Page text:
I'm going to generalize, and I know I might get some flak for it, but I feel like when people start to form their own political thought, they discard anything that doesn't resemble the world that they're used to. Part of that is comfort, and part of it is being scared of the unknown. I know when I went to school, through social studies, we weren't taught anything about anarchism. The word wasn't even spoken. The first time I ever heard of the idea I had to look it up myself, and I didn't agree with what I saw. That obviously changed but only when I looked into it more and got to know some people who were outspoken and proud.

    I think with proper education people warm up to the idea, but the general response is cold. Especially the 'middle-aged guy'. He's probably already set up in life. He might have a mortgage, children, pets. He would feel he had the 'most to lose' if the system ever changed, because of his conditioning in a world which promotes, values, admires and boasts personal property and wealth. The change of a system is a threat to him and his perceived well-being, and therefore, must be bad.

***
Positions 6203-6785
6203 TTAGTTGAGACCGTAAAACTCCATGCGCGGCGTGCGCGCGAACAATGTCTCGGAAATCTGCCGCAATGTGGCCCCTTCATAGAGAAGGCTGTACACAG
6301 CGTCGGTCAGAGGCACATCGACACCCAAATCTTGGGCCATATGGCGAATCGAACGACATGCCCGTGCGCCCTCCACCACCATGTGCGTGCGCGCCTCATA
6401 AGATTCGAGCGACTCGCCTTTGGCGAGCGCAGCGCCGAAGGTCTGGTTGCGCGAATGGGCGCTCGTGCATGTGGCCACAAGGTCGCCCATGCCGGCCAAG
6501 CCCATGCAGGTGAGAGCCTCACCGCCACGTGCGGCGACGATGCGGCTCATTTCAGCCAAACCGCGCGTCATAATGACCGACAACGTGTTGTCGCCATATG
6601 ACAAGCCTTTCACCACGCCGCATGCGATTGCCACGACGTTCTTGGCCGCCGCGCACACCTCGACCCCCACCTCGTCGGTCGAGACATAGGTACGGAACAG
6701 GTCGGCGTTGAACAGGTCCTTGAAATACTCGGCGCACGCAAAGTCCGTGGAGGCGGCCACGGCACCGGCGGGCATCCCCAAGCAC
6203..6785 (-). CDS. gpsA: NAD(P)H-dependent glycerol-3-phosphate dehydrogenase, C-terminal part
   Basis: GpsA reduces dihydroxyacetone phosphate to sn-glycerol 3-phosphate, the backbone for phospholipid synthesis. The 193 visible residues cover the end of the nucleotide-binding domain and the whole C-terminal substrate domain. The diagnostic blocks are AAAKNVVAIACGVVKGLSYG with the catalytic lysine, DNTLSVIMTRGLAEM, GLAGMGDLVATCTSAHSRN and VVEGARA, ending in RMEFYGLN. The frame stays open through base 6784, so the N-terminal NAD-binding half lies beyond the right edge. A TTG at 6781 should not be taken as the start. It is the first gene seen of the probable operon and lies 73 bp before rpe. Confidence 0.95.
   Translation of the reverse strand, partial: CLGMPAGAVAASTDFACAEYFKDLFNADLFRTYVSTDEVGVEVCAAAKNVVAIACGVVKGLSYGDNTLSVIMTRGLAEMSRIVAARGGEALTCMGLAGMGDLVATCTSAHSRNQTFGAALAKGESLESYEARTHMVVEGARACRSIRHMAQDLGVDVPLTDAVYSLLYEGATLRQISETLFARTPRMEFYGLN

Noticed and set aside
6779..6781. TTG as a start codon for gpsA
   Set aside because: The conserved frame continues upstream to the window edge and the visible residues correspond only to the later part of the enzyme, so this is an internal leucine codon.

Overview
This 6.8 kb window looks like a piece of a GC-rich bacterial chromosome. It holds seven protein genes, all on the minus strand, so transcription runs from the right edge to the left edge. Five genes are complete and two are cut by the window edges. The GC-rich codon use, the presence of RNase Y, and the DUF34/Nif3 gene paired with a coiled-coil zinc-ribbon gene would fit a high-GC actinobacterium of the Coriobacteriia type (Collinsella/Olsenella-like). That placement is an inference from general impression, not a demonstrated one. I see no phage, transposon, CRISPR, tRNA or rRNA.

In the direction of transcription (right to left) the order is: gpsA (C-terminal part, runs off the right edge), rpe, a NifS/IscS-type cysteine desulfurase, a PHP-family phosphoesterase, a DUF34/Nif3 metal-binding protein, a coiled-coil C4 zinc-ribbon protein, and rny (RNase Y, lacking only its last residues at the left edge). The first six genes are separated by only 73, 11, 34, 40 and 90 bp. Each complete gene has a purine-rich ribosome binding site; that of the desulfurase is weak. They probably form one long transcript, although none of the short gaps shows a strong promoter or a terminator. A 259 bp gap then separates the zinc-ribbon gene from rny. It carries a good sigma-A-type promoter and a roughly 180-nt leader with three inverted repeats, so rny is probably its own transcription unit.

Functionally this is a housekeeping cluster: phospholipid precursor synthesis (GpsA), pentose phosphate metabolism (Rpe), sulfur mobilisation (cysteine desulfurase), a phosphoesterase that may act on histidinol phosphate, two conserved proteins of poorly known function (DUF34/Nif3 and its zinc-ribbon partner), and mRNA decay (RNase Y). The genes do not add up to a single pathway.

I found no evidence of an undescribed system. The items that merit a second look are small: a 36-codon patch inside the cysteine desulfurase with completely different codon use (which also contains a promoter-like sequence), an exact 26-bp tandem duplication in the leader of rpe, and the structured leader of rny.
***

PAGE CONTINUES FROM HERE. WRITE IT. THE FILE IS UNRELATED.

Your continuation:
3. SmokeyJoe

    SmokeyJoeExperienced Member Experienced member


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    Jan 17, 2016
     
    Honestly? I'd probably just walk off. Or lose my temper and get into an argument. Or both. Someone who calls you out on the street like that is looking for a fight, not a discussion.

    But under mythically optimal circumstances where I wasn't an emotionally volatile introvert with social anxiety and he wasn't a closed-minded bully brainwashed by the state? I'd probabably start by asking him why he thinks it's horrible. It's much easier if I know which misconceptions I need to address. Then I'd probably say something like this: